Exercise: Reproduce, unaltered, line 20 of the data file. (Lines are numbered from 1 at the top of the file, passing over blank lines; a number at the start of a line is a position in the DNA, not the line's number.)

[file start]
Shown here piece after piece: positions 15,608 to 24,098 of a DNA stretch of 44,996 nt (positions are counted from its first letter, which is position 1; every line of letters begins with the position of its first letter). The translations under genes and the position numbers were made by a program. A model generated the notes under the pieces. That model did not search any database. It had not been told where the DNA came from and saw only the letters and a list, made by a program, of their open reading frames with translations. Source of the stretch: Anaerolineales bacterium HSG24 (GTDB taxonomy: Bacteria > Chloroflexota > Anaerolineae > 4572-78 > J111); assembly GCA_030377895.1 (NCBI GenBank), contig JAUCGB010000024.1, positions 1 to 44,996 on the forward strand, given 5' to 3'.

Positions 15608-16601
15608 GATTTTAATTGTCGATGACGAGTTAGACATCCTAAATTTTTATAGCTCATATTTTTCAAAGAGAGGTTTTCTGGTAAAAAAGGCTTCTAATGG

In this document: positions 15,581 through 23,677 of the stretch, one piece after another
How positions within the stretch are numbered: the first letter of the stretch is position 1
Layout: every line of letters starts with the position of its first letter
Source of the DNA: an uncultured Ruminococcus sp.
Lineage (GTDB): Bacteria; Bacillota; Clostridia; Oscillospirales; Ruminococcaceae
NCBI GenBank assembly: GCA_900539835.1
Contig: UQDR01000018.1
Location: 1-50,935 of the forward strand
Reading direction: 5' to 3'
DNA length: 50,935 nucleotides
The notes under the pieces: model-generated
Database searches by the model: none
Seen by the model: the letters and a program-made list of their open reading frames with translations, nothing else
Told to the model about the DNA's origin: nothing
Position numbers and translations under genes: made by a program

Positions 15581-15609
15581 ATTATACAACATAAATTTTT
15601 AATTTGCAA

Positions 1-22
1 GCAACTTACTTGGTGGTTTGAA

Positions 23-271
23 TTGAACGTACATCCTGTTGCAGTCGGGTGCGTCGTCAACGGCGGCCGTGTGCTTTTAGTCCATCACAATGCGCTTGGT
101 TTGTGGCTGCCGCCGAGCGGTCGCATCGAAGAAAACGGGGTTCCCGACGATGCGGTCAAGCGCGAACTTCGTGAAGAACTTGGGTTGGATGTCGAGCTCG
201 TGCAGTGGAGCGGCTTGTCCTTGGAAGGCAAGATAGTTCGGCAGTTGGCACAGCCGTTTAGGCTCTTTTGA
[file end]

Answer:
15581 ATTATACAACATAAATTTTT